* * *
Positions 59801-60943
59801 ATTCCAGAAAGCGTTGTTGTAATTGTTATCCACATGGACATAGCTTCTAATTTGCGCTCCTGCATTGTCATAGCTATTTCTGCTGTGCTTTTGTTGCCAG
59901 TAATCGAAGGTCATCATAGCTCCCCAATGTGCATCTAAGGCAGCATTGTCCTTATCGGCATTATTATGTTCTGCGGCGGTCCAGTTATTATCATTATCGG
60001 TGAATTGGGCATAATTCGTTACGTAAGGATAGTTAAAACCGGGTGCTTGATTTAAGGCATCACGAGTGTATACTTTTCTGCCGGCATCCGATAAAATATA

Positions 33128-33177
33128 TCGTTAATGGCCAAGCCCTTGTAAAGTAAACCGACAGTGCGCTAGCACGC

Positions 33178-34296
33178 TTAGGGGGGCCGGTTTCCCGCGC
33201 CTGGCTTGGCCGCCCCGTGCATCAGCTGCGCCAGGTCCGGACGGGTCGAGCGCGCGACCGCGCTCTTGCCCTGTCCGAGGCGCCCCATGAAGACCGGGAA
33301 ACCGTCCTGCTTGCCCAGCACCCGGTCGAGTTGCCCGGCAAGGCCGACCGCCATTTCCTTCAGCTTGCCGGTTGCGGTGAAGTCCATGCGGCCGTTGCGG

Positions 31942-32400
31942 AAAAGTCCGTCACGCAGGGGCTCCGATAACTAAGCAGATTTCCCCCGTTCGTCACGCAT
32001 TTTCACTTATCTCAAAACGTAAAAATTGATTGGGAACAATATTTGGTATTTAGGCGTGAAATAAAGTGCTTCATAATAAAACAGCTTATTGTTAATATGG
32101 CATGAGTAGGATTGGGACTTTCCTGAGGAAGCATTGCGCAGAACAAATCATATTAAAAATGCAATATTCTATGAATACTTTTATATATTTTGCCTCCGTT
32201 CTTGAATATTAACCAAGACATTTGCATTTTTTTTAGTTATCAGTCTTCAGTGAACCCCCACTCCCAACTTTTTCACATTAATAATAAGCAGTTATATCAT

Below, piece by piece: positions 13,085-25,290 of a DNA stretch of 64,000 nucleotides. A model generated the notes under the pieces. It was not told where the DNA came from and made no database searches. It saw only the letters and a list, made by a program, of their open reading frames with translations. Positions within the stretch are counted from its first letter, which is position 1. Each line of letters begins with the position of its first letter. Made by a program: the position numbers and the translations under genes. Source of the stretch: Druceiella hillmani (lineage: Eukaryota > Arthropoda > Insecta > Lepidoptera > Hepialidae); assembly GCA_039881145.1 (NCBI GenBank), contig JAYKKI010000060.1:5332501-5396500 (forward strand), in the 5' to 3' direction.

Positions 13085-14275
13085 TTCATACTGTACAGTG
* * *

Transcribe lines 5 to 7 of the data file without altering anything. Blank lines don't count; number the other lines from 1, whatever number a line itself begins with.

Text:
Positions 33128-33177
33128 TCGTTAATGGCCAAGCCCTTGTAAAGTAAACCGACAGTGCGCTAGCACGC

Positions 33178-34296